Physics

Physics is about unravelling the universe to try and find out how it works. From observing the furthest stars to the inner secrets of the nucleus, physics has been at the heart of most advances in technology.

Physics is an exciting and challenging subject to study, requiring an enquiring mind and clear thinking. The course allows you to learn about the fundamental ideas in Physics and their application in technological settings. It shows how Physics is used and its place in today’s world. The course is very mathematical and involves describing and explaining physical phenomena. You will have the opportunity to develop practical, data-handling and ICT skills.

Topics you will cover are wide-ranging but include: electricity, materials, wave and quantum behaviour, astrophysics, mechanics and medical physics. You will also study radioactivity, atoms, electric and magnetic fields, atomic, nuclear and sub-nuclear structure.

The course is assessed 100% by written examination.

Recent activities have included a trip to the Daresbury Laboratory. We also take part in the British Physics Olympiad competition. The College also runs a popular Physics Society for students wanting to further their knowledge in topics beyond the curriculum.

The skills that you gain through studying Physics are in high demand in the world beyond College. A level Physics is a well-respected academic and scientific qualification that opens many doors to your career path. The degree courses that many of our students go on to study cover a wide range of subjects – from Engineering and Medicine to Mathematics and Computer Science, as well as Physics, Astrophysics and Electronics.

Modelling Physics – Exam Paper – 37% of marks

Exploring Physics – Exam Paper – 37% of marks

Unified Physics – Exam Paper – 26% of marks

Summary

Module 1 – Development of Practical Skills in Physics
Planning, Implementing, Analysis, Evaluation and Use of Apparatus in Physics

Module 2 – Foundations of Physics
Physical quantities and SI units. Making measurements and analysing data. Uncertainties and errors. Nature of quantities. Relationships between variables.

Module 3 – Forces & Motion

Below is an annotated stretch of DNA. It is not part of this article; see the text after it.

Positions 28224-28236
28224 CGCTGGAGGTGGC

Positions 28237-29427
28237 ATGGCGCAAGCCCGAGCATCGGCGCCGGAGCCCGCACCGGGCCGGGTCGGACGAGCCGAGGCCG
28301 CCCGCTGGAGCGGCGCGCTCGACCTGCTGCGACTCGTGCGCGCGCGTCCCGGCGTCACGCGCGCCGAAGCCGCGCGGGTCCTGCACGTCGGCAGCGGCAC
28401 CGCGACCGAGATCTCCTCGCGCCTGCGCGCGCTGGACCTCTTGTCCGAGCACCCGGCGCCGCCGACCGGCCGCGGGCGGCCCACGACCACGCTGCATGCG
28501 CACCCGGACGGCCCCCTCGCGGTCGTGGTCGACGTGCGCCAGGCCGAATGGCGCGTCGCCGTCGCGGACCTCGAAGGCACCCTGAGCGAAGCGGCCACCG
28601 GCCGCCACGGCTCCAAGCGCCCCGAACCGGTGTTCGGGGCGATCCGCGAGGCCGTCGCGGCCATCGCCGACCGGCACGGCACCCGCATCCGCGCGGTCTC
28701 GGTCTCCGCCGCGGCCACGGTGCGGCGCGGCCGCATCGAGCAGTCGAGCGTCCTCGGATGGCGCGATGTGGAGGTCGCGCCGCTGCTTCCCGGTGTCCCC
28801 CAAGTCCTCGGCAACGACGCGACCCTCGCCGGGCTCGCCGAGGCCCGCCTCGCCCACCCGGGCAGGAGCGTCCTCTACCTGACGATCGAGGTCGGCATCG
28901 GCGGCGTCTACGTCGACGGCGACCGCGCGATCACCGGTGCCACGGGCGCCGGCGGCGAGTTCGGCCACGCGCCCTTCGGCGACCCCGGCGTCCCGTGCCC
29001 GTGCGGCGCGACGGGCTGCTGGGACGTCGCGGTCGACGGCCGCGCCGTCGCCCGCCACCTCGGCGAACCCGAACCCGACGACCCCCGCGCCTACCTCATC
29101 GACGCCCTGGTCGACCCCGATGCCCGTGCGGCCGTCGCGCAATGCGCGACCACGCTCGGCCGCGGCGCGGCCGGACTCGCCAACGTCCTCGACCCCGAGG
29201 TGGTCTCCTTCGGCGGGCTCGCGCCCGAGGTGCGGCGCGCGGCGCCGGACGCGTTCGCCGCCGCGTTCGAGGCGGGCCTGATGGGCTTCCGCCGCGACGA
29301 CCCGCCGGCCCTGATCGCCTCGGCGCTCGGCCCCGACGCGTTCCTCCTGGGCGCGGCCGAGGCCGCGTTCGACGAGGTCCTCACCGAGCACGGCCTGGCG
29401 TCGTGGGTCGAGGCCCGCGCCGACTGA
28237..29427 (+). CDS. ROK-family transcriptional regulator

Kinematics, linear motion and projectile motion. Dynamics and motion with non-uniform acceleration. Equilibrium, density and pressure. Work, energy and power. Springs and mechanical properties of matter. Newton’s laws of motion, collisions and the conservation of momentum.

Module 4 – Electrons, Waves & Photons
Charge and current. Energy, power and resistance in electrical circuits. Series and parallel circuits, internal resistance and potential dividers. Wave motion and electromagnetic waves. Diffraction, refraction and superposition of waves. Stationary waves. Quantum physics, the photoelectric effect and wave-particle duality.

Module 5 – Newtonian World & Astrophysics
Thermal physics of solids, liquids and gases. Ideal gases. Kinematics of circular motion and the centripetal (resultant) force. Simple harmonic motion, damping and resonance. Radial and uniform gravitational fields, gravitational field strength, gravitational potential energy and Newton’s law of gravitation. Planetary motion. Stars and the electromagnetic radiation they emit. Cosmology.

Module 6 – Particles & Medical Physics
Charging and discharging capacitors. Radial electric fields due to point charges and uniformly charged spheres. Coulomb’s law and electric field strength. Uniform electric fields between charged metallic plates. Magnetic fields and the motion of charged particles in magnetic fields. Electromagnetic induction and Faraday’s law. Particle physics and radioactivity. Nuclear fission and nuclear fusion. X-ray imaging, ultrasound imaging and the uses of radiation in medical diagnosis.

Students may find it useful to read up on the following topics: SI units, basic algebra, trigonometry, drawing graphs, calculating gradients.

Study Level

A Level

Exam Board

OCR

Contact Details

Gary Brawn

Head of Department

brawn_g@sjd.ac.uk